Looking back, I’m thankful that my parents weren’t the ballistic type who panicked, reacted franticly, or lost their minds whenever my siblings and I would make mistakes, struggle with choices, or get plain lost along the way. In fact, I can’t remember a single time when they gave me a lecture or shoved spirituality down my throat. They simply steered my siblings and I in the right direction by making us consider what God’s word says, encouraging us to look past the present to the possible consequences or results of our decisions, and they would pray for us faithfully.

The secret was in the early years of our instruction – bringing us up to know God and love God even as children. One way of doing this was encouraging us to study the Bible. In doing so, this pointed the compass of our hearts God-ward. And when we got off course, we knew we had to return to the roadmap – God’s word. The blessing was that we had parents who helped us out with directions. Their style would be pretty consistent. They would remind us that we were accountable for our own actions in accordance with God’s word. This communicated to us that following God was a decision we each had to make. It wasn’t something our parents could do for us.

This reality has often sobered me as a mom. I learned from the example of how my parents raised us that I can’t make my kids love God or manipulate them to embrace Christianity. The only thing within my control is maximizing this season of parenting, when my kids are hungry to learn, eager to listen, uncorrupted by worldliness and destructive habits, and willing to unlearn wrong behaviors. In short, their hearts are still pliable.

But each day brings with it new challenges, seen and unforeseen, and I cannot imagine coursing through parenting without God’s word. The Bible says, “For the word of God is living and active and sharper than any two-edged sword, and piercing as far as the division of soul and spirit, of both joints and marrow, and able to judge the thoughts and intentions of the heart.” (Hebrews 4:12)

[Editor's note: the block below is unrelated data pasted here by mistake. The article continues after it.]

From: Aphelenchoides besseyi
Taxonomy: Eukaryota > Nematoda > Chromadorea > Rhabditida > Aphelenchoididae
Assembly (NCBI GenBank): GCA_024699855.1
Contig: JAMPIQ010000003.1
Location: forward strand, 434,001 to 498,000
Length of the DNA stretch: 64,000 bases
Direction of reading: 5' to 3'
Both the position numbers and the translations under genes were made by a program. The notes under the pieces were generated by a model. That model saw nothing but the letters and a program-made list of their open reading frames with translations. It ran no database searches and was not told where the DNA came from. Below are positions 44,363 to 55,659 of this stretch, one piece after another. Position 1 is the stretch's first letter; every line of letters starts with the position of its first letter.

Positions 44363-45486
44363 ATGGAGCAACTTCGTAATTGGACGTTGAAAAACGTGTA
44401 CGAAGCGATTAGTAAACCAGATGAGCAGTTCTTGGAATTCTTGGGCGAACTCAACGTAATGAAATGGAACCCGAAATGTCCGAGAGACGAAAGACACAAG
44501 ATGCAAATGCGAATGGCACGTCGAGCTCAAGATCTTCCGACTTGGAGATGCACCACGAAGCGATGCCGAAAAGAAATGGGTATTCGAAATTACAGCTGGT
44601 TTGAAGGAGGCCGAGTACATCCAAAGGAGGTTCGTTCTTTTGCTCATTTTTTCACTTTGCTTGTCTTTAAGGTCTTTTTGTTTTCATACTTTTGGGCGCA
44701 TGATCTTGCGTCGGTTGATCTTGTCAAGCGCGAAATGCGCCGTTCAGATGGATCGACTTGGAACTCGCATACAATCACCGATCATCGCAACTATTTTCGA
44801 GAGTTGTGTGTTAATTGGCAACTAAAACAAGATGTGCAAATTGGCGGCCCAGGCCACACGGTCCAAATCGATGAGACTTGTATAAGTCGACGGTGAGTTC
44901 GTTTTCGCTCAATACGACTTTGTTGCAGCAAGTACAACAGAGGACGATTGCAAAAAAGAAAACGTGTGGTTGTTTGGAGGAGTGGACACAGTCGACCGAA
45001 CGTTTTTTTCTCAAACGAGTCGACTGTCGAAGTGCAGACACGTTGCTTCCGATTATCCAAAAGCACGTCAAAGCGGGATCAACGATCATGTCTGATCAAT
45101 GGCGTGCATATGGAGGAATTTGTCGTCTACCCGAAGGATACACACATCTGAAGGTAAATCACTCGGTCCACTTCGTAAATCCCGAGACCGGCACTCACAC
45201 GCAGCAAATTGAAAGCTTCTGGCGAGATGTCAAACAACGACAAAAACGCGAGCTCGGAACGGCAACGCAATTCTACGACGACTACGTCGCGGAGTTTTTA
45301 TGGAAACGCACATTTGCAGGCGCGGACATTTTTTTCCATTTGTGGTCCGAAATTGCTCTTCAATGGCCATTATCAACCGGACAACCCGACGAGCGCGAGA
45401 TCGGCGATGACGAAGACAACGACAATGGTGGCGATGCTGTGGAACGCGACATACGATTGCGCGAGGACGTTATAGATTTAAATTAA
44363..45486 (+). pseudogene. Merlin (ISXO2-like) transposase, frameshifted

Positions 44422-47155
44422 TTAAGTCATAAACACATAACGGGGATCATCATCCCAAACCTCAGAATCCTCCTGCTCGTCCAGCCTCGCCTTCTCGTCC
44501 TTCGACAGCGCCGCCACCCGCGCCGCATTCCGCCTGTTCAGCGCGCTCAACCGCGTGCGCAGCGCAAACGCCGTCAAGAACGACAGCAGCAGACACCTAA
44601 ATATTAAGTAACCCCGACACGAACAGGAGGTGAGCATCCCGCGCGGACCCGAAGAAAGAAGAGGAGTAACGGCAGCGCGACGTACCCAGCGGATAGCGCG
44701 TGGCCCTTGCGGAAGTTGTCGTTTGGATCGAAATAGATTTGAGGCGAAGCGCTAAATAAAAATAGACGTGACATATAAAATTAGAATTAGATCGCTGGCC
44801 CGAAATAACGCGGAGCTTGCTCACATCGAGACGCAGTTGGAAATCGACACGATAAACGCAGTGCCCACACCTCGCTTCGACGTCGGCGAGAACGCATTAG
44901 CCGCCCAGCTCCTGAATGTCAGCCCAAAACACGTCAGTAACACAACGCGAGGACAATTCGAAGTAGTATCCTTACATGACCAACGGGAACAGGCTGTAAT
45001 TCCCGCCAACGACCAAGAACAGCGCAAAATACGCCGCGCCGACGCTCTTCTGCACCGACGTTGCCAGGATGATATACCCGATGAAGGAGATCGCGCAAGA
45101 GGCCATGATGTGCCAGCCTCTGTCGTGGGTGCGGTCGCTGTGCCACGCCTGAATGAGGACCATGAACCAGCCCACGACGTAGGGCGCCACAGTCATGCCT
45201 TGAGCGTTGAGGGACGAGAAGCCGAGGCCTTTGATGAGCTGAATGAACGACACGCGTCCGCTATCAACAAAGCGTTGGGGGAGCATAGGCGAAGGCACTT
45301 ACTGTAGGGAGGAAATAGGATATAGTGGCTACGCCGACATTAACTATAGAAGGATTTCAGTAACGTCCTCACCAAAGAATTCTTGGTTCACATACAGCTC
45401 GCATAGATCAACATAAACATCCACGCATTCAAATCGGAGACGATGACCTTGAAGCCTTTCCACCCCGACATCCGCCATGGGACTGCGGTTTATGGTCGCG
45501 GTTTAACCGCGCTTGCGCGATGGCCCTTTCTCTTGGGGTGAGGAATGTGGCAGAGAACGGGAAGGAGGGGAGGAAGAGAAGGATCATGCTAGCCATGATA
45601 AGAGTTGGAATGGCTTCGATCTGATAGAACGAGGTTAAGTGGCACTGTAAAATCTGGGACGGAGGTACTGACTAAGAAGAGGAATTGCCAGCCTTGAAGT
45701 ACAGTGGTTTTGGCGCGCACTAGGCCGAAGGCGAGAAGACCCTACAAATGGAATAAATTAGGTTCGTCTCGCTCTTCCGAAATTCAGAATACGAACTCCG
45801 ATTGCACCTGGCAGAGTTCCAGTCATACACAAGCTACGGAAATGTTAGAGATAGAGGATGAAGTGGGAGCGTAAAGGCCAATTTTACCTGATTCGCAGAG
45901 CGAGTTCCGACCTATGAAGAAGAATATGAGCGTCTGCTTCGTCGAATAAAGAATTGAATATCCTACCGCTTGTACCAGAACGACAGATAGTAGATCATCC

Edric and I teach our children to read their bibles and we model what it means to have a quiet time with the Lord because we know that the transforming work of the Spirit happens when they encounter truth and apply it. My prayer is that our children will acquire faith convictions when they are young and live by them when they are older. However, this is not going to happen unless they fall in love with God’s word. Otherwise, we merely pass on traditions of men and not the substance upon which they can anchor their faith. Romans 10:17 says, “So faith comes from hearing, and hearing by the word of Christ.”

Sometimes, I make the mistake of yacking and nagging so loudly and so often about how my kids ought to behave they can’t hear God speaking to them through his word. However,  the recent incident between Elijah and Edan with the marbles taught me once again that a gentle reminder from God’s word can turn bickering brothers into best buds quicker and more effectively than a 30-minute lecture on sharing can!

Found this old photo of my boys (pre-Tiana). Sigh. Why does this picture make me feel like crying?!

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Oh, I know why…because now they look like this and they are growing up so fast…(I feel like crying again…)